I think that in these last two weeks, I'm finally starting to figure out the answer to one of my least favorite interview questions: where do you see yourself in x years?
I think the problem, in my case, is that my technical skills always shoehorn me into a developer's role, by default. However, doing things like building Windows forms and web forms here and there doesn't satisfy me. It's not challenging to build point solutions here and there.
One thing that I like about being a consultant is that I get to see many different environments and I get a chance to see how many different companies operate from an IT perspective. When I engage a client, I always end up thinking "big thoughts". I inevitably share my "big thoughts" with others and (you'd think I would learn my lesson by now) always end up with the short end of the stick, one way or another. Thinking "big thoughts" as a consultant isn't always a good idea for a number of reasons (or more accurately, sharing such thoughts with the customer); it inevitably leads to strife between the established developers and architects. To begin with, the business of thinking "big thoughts" is typically held by an employee of the client or by a less technical, more senior "architect" (either consultant or employee).
The problem with the former is that you rarely encounter an employee in a non-software related industry that really keeps up with the technology that changes so rapidly around them. Often times, companies are slow to move to newer technologies. There are companies that only switched from ASP to .Net in the last year; they're 3 years late to the party. Not only that, working within one environment for so long to be trusted with the role of "architect" typically means that one becomes too engrained in the ways of thinking of the other developers within the organization so there is a resistance to trying something new; there is a resistance to improving upon designs limited by weaker frameworks of the past. Instead, the new development is inevitably shoehorned into the "traditional" way of thinking ("this is the way we've always done it" (incidentally, this is what Scott Bellware meant to address when he coined the term "Visual Babytalk" (It's not that I have anything against VB.Net, in fact, I have a workshop written VB.Net, it's just that the majority of the developers that think in VB are from an antiquated era of software development))). A developer that wrote the last system in ASP+VBScript is going to be a bad choice to design the new system which will be implemented in ASP.Net+C#. The radical paradigm shift in architecture isn't apparent to many and most implementations end up being little less than .Netified versions of the old ASP applications using the same principles that were used when writing ASP. Yuck.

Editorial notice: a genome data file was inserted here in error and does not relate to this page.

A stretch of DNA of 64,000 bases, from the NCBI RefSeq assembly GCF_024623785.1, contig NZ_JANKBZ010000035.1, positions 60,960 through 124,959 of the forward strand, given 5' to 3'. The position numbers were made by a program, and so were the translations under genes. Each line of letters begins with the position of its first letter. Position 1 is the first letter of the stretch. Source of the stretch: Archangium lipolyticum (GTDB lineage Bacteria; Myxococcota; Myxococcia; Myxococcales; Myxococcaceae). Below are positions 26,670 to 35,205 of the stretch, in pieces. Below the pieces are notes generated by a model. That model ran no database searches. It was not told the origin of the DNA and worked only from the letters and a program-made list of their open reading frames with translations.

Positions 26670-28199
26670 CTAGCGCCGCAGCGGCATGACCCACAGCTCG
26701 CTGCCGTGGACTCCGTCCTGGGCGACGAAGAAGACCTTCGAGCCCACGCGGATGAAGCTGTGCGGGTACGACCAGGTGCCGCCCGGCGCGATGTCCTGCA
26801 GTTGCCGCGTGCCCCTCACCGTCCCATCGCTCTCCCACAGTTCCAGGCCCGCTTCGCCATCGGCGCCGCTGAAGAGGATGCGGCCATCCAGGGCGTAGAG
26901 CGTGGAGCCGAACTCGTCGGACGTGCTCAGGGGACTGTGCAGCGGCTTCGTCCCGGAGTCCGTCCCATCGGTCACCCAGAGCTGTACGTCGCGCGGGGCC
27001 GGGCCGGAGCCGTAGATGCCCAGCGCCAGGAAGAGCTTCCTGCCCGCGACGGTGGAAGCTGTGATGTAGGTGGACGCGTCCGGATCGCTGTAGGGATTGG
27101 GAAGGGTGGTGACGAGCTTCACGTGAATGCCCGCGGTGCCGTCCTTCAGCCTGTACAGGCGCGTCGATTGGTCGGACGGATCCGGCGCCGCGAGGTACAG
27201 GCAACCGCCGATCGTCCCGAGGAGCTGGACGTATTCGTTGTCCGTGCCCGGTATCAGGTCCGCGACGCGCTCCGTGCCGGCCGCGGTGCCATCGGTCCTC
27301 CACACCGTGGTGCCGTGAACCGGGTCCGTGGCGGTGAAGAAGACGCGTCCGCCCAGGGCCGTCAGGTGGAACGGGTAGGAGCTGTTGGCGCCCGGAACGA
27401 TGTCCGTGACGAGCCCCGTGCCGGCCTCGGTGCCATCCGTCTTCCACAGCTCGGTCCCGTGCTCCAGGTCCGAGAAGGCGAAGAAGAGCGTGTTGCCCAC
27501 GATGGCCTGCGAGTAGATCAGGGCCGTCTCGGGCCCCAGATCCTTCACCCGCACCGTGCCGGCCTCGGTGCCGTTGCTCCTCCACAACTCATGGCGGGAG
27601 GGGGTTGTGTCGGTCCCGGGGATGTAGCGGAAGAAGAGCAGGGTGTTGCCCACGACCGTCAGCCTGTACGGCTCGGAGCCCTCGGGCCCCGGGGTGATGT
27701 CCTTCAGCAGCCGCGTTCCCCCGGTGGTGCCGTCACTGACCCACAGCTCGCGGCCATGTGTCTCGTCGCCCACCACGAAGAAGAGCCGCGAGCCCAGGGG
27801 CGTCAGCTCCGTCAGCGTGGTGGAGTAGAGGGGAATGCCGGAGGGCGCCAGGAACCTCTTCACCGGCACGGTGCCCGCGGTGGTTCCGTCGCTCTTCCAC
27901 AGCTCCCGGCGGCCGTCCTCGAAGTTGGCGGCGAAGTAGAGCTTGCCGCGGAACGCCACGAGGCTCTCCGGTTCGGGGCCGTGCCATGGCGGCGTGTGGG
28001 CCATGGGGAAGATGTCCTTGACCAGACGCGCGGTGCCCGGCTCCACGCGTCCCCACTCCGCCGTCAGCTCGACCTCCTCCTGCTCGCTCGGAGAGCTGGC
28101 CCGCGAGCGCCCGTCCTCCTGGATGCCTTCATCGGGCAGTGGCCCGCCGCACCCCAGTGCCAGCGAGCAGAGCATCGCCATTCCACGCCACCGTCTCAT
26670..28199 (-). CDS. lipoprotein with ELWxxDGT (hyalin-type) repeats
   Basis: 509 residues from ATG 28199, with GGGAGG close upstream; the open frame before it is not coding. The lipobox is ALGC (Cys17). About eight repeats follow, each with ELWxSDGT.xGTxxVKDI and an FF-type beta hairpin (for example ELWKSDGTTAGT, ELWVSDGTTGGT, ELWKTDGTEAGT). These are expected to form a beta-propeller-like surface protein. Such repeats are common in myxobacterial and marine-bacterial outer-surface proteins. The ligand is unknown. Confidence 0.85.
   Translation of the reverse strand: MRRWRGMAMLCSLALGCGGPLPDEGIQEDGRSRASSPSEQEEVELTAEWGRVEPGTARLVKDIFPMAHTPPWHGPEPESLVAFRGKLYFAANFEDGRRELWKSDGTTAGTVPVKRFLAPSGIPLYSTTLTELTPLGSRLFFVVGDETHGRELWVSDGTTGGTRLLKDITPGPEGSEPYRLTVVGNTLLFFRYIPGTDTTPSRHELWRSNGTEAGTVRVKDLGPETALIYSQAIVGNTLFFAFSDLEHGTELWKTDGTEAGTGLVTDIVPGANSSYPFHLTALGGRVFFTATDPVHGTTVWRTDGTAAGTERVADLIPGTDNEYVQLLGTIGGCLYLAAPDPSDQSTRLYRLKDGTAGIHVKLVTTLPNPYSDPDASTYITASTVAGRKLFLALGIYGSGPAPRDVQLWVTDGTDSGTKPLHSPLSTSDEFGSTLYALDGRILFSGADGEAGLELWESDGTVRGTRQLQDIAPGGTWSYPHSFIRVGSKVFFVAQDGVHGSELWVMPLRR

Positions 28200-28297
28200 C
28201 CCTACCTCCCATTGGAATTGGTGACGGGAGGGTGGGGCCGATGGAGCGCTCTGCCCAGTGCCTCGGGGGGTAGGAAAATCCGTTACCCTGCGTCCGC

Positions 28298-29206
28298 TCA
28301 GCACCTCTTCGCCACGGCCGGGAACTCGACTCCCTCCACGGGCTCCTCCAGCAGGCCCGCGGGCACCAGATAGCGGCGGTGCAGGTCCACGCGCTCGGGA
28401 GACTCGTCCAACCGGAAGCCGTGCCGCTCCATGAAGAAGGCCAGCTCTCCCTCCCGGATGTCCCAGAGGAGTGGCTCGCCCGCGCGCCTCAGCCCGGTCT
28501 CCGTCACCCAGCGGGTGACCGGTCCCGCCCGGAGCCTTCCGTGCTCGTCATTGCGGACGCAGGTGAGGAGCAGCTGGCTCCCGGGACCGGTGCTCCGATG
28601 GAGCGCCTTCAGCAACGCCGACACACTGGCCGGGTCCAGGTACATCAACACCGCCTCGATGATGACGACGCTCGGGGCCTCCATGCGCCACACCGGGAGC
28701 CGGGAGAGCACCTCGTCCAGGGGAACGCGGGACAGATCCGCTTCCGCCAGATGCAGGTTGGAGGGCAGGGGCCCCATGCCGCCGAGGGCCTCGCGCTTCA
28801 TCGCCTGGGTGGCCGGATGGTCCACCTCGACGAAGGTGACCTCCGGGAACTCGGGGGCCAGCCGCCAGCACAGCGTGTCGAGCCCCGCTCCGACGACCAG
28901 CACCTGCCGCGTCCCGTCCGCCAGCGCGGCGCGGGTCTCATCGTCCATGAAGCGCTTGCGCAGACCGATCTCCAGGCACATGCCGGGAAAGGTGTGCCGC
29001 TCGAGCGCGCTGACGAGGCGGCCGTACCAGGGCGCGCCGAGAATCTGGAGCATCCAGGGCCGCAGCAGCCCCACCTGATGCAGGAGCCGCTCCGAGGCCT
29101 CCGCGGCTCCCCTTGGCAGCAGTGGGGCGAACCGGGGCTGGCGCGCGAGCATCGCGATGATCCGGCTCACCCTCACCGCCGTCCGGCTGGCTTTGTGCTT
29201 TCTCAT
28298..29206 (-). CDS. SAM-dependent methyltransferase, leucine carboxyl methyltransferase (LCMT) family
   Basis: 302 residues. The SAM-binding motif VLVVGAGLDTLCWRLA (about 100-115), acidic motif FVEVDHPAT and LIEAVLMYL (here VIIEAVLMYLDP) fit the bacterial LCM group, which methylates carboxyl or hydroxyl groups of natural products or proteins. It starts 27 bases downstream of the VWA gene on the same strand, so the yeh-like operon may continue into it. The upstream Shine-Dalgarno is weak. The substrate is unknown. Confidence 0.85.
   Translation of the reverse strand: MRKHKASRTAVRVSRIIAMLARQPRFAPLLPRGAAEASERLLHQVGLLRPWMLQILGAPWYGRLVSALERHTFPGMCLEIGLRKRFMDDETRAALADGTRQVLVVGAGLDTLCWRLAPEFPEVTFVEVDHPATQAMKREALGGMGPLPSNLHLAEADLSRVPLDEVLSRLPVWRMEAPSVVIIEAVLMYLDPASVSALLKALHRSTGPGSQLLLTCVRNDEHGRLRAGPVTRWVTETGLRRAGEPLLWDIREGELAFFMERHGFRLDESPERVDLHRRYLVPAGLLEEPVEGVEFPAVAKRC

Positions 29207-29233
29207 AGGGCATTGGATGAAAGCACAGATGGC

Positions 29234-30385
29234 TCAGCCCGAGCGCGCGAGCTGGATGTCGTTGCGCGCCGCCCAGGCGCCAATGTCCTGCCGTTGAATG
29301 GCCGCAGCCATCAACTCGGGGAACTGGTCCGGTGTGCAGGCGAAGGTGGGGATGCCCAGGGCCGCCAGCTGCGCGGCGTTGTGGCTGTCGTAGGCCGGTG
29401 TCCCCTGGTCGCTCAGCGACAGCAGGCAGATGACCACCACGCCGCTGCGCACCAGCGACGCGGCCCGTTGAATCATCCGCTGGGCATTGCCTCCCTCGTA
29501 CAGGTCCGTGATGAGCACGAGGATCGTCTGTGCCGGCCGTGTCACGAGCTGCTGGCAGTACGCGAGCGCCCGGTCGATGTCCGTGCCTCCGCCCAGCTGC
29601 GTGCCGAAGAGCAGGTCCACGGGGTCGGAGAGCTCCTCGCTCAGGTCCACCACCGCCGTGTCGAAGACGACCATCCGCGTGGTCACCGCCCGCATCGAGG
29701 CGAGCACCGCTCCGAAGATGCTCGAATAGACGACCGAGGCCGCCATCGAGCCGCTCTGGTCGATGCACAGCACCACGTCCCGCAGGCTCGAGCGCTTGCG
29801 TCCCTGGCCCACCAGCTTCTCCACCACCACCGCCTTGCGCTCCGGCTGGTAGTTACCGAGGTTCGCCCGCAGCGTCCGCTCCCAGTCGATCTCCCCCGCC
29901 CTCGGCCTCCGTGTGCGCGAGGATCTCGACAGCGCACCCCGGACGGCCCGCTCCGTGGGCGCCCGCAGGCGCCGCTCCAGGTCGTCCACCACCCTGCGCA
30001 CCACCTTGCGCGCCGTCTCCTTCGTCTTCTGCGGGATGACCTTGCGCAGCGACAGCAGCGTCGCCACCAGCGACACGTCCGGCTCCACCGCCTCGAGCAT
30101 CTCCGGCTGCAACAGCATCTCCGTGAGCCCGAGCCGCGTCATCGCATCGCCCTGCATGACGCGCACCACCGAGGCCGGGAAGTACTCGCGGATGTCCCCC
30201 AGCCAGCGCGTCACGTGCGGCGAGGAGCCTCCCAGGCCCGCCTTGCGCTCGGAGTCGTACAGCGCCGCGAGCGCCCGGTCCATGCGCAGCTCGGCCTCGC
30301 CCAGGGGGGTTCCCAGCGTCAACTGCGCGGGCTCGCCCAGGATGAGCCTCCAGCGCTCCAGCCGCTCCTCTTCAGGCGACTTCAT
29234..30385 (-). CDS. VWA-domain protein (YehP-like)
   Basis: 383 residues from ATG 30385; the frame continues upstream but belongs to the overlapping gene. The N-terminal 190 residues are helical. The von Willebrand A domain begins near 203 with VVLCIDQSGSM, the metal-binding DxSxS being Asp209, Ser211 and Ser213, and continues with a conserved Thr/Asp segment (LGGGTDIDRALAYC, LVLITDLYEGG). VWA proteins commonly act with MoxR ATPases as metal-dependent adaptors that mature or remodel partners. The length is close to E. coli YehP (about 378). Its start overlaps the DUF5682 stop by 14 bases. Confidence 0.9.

The problem with the latter is that more senior architects are typically less technical or they've strayed from their technical roots. Without a deep understanding of the technologies that are evolving, there is no way that good software design can arise. It ultimately ends up in a design that mirrors last gen. thinking. Now I'm not saying that senior architects can't design good systems. It's rather that there are so few architects that remain technically rooted in the latest technologies and software design principles (of course this is not to say that there aren't fundamental, "old school" principles that still hold). A part of the problem is the business model where a management position is equated with higher salaries. So instead of equating a higher salary with a more technically sound and educated developer, companies like to promote and bring in new developers (employee or consultant) that already know the new technologies. And let's face it, people have lives. As you progress in life, you will have children, you will have a house to take care of, you will have multitudes of responsibilities that distract from your ability to focus on studying technology and design principles. It's an issue I fear I will have to encounter in the next 5 years (and I thank my wife for taking a big burden off of me by taking care of most of the day-to-day responsibilities like paying bills and that sort of trivial stuff).